Archive for the ‘mike fair’ Tag

Just Like Stalin’s 5-Year Plan   3 comments

There’s a term too few people know about:  “The Stalinization of Education.”   I learned this from page 68 of the book by Professors Christopher Tienken and Don Orlich, “The School Reform Landscape: Fraud, Myth, and Lies.”

The Stalinization of Education is a term that describes how America’s “No Child Left Behind,” “Common Core” and national testing are eerily similar to Stalin’s 5 year plan of over 70 years ago. How?

  • There was the complete politicization of schools (today it’s form is “teaching for social justice”).
  • There was the transformation of teachers from caretaker-nurturer to technician-like soldier, from child centered to test- or curriculum-centered.
  • There was the conversion of teachers to a new party line (today it’s  “environmental sustainability”)
  • There was the altering of loose-tight to tight-loose controls over  education. Secretary Arne Duncan used those exact words in his speech to the inter-american-development-bank (Ed secretary speech to a bank!?!) –recently.
  • There was the removal of teachers’ use of intellectual skepticism,  benevolence, spontaneity, and openness to an emphasis on militaristic strength,   effectiveness and being political and curriculum-centered.
  • Pay-for-performance transformed the definition of what a high quality  teacher would be.
Academia has been bought by the Common Core pushers (Gates, Soros, Pearson).
And academia not questioning the lack of empirical evidence behind the push the Common Core experiment is the promotion of educational malpractice.  Common Core is absolutely intellectually dishonest. It’s academic fraud.  But the highest ranking academics in our nation will not say so.
No one can explain this problem better than these guys do in this book (it’s the book I mentioned on Glenn Beck.)
Still, it’s true that countless educators believe our educational system was so awful that it is worth giving up local constitutional control of standards, for the cure-all of supposedly much better standards.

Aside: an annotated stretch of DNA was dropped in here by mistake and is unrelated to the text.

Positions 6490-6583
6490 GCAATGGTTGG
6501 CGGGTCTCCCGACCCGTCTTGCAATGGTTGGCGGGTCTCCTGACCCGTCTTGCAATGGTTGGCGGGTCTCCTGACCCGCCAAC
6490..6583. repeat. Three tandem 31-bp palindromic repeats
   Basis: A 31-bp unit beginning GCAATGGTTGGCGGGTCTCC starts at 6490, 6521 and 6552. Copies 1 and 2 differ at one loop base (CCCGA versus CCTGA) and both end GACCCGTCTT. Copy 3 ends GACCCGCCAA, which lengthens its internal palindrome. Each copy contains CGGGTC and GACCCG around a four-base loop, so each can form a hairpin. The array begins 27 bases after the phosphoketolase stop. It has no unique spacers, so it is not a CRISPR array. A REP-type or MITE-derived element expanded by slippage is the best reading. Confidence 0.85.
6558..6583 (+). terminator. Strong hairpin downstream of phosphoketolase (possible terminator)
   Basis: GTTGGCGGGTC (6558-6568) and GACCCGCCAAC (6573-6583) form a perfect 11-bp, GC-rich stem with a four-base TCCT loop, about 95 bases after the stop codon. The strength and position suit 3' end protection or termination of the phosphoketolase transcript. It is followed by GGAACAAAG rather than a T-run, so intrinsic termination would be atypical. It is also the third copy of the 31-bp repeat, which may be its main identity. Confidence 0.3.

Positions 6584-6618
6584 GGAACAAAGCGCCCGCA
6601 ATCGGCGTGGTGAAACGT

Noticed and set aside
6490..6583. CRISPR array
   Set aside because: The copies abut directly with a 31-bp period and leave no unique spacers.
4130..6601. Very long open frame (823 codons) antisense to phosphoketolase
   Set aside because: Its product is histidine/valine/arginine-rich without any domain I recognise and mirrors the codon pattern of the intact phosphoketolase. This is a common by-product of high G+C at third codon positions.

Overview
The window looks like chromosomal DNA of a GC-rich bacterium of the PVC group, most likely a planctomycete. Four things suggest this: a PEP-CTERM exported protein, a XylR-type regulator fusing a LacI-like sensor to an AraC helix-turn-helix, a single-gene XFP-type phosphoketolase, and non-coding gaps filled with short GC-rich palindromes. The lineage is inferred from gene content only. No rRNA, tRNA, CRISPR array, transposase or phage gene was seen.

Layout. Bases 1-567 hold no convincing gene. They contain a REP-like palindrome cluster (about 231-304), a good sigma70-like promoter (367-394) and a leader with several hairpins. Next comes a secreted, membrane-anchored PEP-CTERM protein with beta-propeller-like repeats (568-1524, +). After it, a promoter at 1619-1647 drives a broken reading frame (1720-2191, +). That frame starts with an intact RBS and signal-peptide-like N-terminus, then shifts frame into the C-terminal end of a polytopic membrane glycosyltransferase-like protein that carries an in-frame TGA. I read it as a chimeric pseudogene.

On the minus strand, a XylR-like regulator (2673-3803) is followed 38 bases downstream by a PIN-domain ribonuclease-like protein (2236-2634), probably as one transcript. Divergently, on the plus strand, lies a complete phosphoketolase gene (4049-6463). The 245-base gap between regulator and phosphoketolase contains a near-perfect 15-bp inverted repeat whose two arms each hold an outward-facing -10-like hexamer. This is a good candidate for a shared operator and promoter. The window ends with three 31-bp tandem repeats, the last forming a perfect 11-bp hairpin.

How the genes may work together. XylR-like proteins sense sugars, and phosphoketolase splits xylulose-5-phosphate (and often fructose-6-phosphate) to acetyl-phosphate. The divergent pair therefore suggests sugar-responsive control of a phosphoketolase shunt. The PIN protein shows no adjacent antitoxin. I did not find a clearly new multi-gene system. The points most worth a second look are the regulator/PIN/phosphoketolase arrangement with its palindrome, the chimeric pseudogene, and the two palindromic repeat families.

In South Carolina’s Senator Mike Fair’s words, we need to show them that Common Core is a case of trading our birthright for a mess of pottage –but not even getting the pottage.
The real trade was actual education and actual local control, for one size fits all progressive education and no control.

South Carolina: Governor Nikki Haley’s Letter of Support to Senator Mike Fair on Reversing Common Core   1 comment

Governor Nikki Haley of South Carolina

Today I’m thinking about the long list of heroes and freedom fighters whose names I didn’t even know five months ago, when I became introduced to the words “Common Core.” Topping the list are Senator Mike Fair of South Carolina, who, together with Governor Nikki Haley, took a valiant stand against Common Core, a move I pray Governor Herbert will follow.

Senator Fair said that by adopting Common Core, his state had “sold our educational birthright without getting the mess of pottage,” and because of this, he wrote a bill to reverse his state’s adoption of the common movement.

S.C. State Senator Mike Fair

S. 604 was Fair’s bill, which would have prevented the Common Core State Standards from being imposed on the state.  The bill was not passed.  It said:

The State Board may not adopt and the State Department may not implement the Common Core State Standards developed by the Common Core State Standards Initiative. Any actions taken to adopt or implement the Common Core State Standards as of the effective date of this section are void ab initio.

Even though Fair and Haley’s efforts to reclaim educational freedom for South Carolina didn’t succeed right away, these efforts serve as an inspiration to those of us in other states who want to reclaim the same freedom.  Nikki Haley wrote an open letter to Senator Fair, supporting his efforts, that explains so much:

Dear Senator Fair

South Carolina’s educational system has at times faced challenges of equity, quality and leadership – challenges that cannot be solved by increasing our dependence on federal dollars and the mandates that come with them.

Just as we should not relinquish control of education to the Federal government, neither should we cede it to the consensus of other states.

Confirming my commitment to finding South Carolina solutions to South Carolina challenges, I am pleased to support your efforts to reverse the 2010 decision to adopt common core standards.

While I understand and agree with looking outside South Carolina for ideas to improve educational outcomes, I firmly believe that our government and our people should retain as much local control over programs as possible.

The solution to many of South Carolina’s educational challenges will be found by sending more of our limited resources to the classroom and offering educational choices to meet the needs of South Carolina’s students. Our children deserve swift action and the passage of a clean resolution that will allow our State to reclaim control of and responsibility for educating South Carolinians.

Thank you for the important work you have done on this issue; please let me know if I may be of further assistance.

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